Chelsea is the only team in London to have won a Champions League final, and they could be about to get their second on Saturday when they take on Manchester City in Porto. The all-English final is set for 3 p.m. ET at the Estadio do Dragao, and you can see it on CBS and Paramount+.
The Blues, struggling to find consistency under Frank Lampard earlier in the year, made the change to Thomas Tuchel, and it’s paid off in a huge way. The German manager, who took PSG to the final last season, has installed a system that has turned the team’s defense into an elite — and at times unbreakable — unit regularly producing clean sheets. While the attack leaves plenty to be desired at times due to the inconsistency of Timo Werner and others, the potential is there to take home the crown after already proving this season that they can beat Pep Guardiola and company.
But how exactly did Chelsea get to this point? Here’s a recap of their path to the final.
Chelsea finished in the top four in the Premier League in the 2019-20 season to earn direct qualification to the group stage.
The draw saw the Blues receive the most favorable of matchups, going into Group E with Sevilla, Krasnodar and Rennes.
Group stage results
- Matchday 1: Chelsea 0, Sevilla 0
- Matchday 2: Chelsea 4, Krasnodar 0
- Matchday 3: Chelsea 3, Rennes 0
- Matchday 4: Chelsea 2, Rennes 1
- Matchday 5: Chelsea 4, Sevilla 0
- Matchday 6: Chelsea 1, Krasnodar 1
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Round of 16 results
First leg: Chelsea 1, Atletico Madrid 0
Despite having first-place locked up in the group, Lampard would get sacked 48 days after the Krasnodar group-stage finale and Tuchel was sign a day later, with roughly a month to prepare for the first leg of the round of 16.
Nobody wants to play Atletico in the knockout stages due to the pressure they are able to apply, but the Blues were able to weather the storm in the first leg thanks to the magical goal Olivier Giroud produced at the National Arena in Bucharest after the game was moved out of Spain due to the pandemic.
Atleti didn’t produce a single shot on target as the Blues’ defense thrived on a team that just wasn’t all there that day, taking home a quality result that put them on the brink of the quarters.
Second leg: Chelsea 2, Atletico Madrid 0
The Spanish champs actually got four shots on goal in this one, but like so many teams against this Chelsea defense, they had nothing to show for it. A goal from Hakim Ziyech in the first half put the Blues in a great spot, and it was essentially over when Stefan Savic was shown a red card with nine minutes to go in regulation.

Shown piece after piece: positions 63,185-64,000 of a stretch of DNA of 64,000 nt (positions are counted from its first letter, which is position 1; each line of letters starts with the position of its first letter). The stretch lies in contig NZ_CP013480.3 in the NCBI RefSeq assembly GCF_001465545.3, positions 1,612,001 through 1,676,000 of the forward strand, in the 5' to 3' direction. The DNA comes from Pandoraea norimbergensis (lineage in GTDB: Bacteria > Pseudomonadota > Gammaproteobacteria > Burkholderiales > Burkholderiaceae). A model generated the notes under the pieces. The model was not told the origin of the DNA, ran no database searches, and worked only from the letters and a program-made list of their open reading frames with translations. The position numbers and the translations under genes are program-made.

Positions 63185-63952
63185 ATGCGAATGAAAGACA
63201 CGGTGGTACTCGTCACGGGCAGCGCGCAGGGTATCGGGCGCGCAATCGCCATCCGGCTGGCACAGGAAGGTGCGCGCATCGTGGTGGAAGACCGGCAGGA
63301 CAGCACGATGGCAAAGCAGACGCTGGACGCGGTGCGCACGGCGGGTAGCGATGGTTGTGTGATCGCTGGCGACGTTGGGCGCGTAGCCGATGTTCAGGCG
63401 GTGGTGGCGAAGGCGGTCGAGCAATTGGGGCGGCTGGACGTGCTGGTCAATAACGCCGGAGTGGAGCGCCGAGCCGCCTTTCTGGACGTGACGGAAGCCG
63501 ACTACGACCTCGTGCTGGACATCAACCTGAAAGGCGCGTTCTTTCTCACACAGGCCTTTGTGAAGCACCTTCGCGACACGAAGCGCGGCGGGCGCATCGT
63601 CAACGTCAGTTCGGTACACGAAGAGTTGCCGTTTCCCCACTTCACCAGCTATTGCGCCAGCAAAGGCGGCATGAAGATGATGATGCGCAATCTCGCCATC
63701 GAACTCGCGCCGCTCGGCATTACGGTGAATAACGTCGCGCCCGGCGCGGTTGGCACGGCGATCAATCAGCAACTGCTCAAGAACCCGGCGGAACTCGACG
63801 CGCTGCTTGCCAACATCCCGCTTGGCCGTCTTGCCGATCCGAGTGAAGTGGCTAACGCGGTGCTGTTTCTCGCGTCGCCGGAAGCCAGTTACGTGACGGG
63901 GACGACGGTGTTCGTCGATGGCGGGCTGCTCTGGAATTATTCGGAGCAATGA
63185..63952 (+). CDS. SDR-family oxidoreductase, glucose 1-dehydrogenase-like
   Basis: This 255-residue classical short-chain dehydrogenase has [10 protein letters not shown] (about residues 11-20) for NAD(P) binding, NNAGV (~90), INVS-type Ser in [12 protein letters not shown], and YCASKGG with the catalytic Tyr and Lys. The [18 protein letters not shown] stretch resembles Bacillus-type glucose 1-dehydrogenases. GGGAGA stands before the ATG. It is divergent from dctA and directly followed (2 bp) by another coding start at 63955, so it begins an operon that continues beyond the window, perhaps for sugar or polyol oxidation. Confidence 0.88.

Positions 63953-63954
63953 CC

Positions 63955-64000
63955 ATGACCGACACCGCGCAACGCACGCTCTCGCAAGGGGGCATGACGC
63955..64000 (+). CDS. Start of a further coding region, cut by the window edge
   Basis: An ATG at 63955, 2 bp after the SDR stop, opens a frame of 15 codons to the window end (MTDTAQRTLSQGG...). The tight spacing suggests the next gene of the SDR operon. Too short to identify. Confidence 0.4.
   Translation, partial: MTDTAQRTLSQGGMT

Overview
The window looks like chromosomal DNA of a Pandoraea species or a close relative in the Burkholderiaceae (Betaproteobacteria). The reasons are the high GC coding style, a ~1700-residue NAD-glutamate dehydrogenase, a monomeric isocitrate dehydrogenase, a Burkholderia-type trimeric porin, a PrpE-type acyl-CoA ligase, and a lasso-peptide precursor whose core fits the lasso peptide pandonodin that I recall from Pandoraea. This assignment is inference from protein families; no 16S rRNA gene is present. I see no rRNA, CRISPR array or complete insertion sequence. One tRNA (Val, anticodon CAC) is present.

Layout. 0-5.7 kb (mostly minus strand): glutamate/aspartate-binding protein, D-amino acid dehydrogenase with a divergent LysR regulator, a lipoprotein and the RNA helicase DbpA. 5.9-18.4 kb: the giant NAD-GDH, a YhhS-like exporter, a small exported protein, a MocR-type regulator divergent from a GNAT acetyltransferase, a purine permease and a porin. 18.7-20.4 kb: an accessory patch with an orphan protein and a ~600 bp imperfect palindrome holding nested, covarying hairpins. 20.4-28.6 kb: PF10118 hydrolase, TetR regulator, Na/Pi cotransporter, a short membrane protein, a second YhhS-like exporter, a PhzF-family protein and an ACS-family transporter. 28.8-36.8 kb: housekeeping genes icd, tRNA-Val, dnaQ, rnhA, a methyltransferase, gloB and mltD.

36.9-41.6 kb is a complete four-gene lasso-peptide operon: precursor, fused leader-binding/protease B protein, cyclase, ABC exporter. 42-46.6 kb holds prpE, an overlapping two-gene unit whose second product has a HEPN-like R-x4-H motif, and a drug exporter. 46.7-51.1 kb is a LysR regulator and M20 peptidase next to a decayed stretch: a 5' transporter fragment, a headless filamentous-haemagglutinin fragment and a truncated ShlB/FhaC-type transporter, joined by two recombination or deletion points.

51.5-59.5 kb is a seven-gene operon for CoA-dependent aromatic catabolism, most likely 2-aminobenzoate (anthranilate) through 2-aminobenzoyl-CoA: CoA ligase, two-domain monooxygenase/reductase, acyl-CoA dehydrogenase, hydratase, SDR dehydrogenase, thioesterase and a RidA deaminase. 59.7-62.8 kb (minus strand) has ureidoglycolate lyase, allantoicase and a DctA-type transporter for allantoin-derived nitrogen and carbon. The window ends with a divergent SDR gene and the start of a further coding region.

Emerson Palmieri then came off the bench and scored seconds later to wrap this one up.
First leg: Chelsea 2, Porto 0
Strangely enough, had this match been played at Porto, it would have been at the site of Saturday’s final. Instead, both legs were moved to Sevilla due to the travel restrictions in place. And the Ramon Sanchez Pizjuan had been kind to the Blues in the group stage with Tuchel’s team beating Sevilla there, 4-0.
The score was different here, and it was far from a dominant performance, but Chelsea were efficient, producing three shots on goal and finishing two. Mason Mount scored a stunning goal and Ben Chilwell added one late to pretty much wrap up this tie.
Second leg: Porto 1, Chelsea 0
Don’t let the result deceive you: Chelsea were always in control. A late goal from Porto made for an interesting score, but Porto had next to no chance late on as the Blues controlled the ball, focused on their defending a looked to play mistake-free.
First leg: Chelsea 1, Real Madrid 1
Going to face Real Madrid is never easy, but with Los Blancos dealing with so many injury issues and struggling to find help in attack for Karim Benzema, the Blues went on the road and got a favorable result. It was American Christian Pulisic who scored the opener to give his side a crucial away goal, putting the Londoners on the brink of the final. Benzema’s second-half goal kept this close entering the second leg under the lights at Stamford Bridge.
Second leg: Chelsea 2, Real Madrid 0
It was a convincing performance from Chelsea as the defense excelled and the attack picked its moments as Timo Werner and Mason Mount both scored to emphatically send the Blues through to the final. Real produced just seven shots, while Chelsea had 15. Los Blancos controlled the ball for the majority of the match, but that was fine for the hosts as they sat back, defended well and looked to spring forward on the counter.
The result meant Chelsea were into the UCL final for the third time in their club’s history.